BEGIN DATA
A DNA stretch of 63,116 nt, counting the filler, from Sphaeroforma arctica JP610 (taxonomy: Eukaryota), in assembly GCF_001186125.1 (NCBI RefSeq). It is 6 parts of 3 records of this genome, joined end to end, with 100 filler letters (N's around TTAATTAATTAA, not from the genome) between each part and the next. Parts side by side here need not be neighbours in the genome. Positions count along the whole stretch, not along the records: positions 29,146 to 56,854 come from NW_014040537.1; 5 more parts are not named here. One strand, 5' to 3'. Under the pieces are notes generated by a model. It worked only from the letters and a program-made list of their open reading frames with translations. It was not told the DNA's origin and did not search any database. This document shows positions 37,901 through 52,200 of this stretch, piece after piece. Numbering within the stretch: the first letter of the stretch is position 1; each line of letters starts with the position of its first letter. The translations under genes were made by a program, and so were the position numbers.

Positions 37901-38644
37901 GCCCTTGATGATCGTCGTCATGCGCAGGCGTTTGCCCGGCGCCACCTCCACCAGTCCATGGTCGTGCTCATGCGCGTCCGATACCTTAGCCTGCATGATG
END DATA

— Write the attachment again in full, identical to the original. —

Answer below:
A DNA stretch of 63,116 nt, counting the filler, from Sphaeroforma arctica JP610 (taxonomy: Eukaryota), in assembly GCF_001186125.1 (NCBI RefSeq). It is 6 parts of 3 records of this genome, joined end to end, with 100 filler letters (N's around TTAATTAATTAA, not from the genome) between each part and the next. Parts side by side here need not be neighbours in the genome. Positions count along the whole stretch, not along the records: positions 29,146 to 56,854 come from NW_014040537.1; 5 more parts are not named here. One strand, 5' to 3'. Under the pieces are notes generated by a model. It worked only from the letters and a program-made list of their open reading frames with translations. It was not told the DNA's origin and did not search any database. This document shows positions 37,901 through 52,200 of this stretch, piece after piece. Numbering within the stretch: the first letter of the stretch is position 1; each line of letters starts with the position of its first letter. The translations under genes were made by a program, and so were the position numbers.

Positions 37901-38644
37901 GCCCTTGATGATCGTCGTCATGCGCAGGCGTTTGCCCGGCGCCACCTCCACCAGTCCATGGTCGTGCTCATGCGCGTCCGATACCTTAGCCTGCATGATG